Friday, June 27, 2008

Pata Negra: The Beautiful Black Pig of PB

Recently I had dinner at Costa Brava, the Spanish restaurant on Garnet in Pacific Beach. My friend Ines and I shared about half a dozen lovely little tapas dishes—briny aceitunas con anchoa (olives stuffed with anchovies), flaky empanadillas de Atún (tuna in pastry), sweet and salty dátiles con tocino (dates wrapped in bacon), a gorgeous tortilla Española (Spanish potato omelet with onion and egg) and a couple of other delicious plates.

So, I was looking forward to heading over to the little market, Pata Negra, that Costa Brava’s owner Javier Gonzalez also owns. It was closed by the time we had finished but I went there for a visit this week in anticipation of Javier being a guest on The Gourmet Club.

The shop is charming and filled with everything I’d imagine would make a homesick Spaniard melt in happiness. From cheeses and olive oils to wines and sausages, you could create some delicious meals from the products here with little effort. After all, much of what Gonzalez is importing comes already packaged. Of course, with some great effort, you also have the makings for traditional paella, from the rice and sausages to paelleras of every size—they have them from almost eight inches to 27 ½ inches in diameter, enough to feed 30 people.

Those mouth-watering olives stuffed with anchovies? You can buy a can of those as well as plain olives; mildly spicy long green pickled chili peppers (very similar in taste to pepperoncini), and tapeo Mediterraneo, a mix of pickled onions, carrots, capers, cornichons and peppers—all wonderfully crispy and briny.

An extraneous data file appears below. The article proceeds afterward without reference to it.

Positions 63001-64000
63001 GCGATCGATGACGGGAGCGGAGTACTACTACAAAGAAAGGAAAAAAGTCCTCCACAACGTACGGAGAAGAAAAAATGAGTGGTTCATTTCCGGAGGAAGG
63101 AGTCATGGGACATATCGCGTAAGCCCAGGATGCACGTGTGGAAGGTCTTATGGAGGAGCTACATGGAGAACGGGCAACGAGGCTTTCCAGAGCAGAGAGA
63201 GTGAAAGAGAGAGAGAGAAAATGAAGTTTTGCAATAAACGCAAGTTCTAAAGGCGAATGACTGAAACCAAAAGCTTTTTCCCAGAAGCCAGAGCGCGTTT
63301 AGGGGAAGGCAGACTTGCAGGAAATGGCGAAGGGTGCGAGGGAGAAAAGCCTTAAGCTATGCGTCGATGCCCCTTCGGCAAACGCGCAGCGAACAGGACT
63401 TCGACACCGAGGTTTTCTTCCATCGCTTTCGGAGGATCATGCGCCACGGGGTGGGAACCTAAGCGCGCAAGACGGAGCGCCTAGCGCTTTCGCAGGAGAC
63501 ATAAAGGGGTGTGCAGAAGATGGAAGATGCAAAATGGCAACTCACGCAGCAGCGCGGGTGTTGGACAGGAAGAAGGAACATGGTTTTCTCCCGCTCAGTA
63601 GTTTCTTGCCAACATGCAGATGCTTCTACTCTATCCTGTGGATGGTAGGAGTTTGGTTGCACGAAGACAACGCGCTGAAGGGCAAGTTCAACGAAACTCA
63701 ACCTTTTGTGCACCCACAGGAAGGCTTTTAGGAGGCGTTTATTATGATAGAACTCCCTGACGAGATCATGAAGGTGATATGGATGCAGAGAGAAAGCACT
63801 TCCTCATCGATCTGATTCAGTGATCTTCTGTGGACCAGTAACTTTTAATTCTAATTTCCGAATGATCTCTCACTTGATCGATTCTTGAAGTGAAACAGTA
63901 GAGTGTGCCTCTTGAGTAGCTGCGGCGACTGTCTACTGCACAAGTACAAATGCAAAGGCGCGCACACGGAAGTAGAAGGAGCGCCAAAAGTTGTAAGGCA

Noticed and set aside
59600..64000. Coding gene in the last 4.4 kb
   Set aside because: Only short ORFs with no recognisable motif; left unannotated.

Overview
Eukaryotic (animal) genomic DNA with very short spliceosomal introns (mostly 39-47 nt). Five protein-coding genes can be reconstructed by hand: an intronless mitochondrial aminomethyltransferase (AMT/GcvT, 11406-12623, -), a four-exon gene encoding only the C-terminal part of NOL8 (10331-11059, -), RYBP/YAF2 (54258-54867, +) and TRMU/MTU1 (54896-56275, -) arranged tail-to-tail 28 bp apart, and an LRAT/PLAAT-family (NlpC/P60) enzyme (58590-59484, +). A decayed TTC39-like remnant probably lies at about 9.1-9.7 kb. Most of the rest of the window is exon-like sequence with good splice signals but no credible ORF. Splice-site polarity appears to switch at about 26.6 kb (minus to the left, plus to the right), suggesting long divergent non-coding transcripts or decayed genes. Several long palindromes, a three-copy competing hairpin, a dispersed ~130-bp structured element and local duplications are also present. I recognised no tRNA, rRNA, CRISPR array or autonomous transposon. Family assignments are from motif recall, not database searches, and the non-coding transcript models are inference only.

Spain is known for its tuna fillets in olive oil and at Pata Negra you can buy them in a jar or a can. If you are looking for some other seafood in olive oil, there are also sardines, mussels and baby eels. I found cans of squid stuffed in their own ink—delicious with their soft flavors and chewy texture. You can also buy squid ink at the shop to color homemade pasta or rice—how about paella negra or black paella? I found this recipe on the Arizona Republic’s website:

Black Paella

2 cups Calasparra rice or bomba rice
3 cloves garlic, sliced
1/2 cup tomato sauce
5 cups chicken stock
3 tablespoons paprika
2 cups fresh or canned snails
3 pound squid, cut into medium sized pieces
1 teaspoon squid ink
1 tablespoon salt
1 cup peas, fresh or frozen
Olive oil for brushing
1 lemon
Parsley for garnish

Add rice, garlic and tomato sauce to a 12-inch paella pan. In a medium stockpot, add chicken stock and paprika. Heat on medium until warm. Place paella pan on medium-hot burner, and add 2 cups of the chicken stock. Stir continuously until most of the liquid has been absorbed. Add another 2 cups and repeat until liquid has been absorbed. Add the remaining liquid, the snails and squid. Continue cooking, stirring constantly almost all the liquid is gone. Add the squid ink, salt and the peas. Stir to get ink evenly through the rice. Transfer to 450-degree oven and bake for 15 minutes or until rice is tender.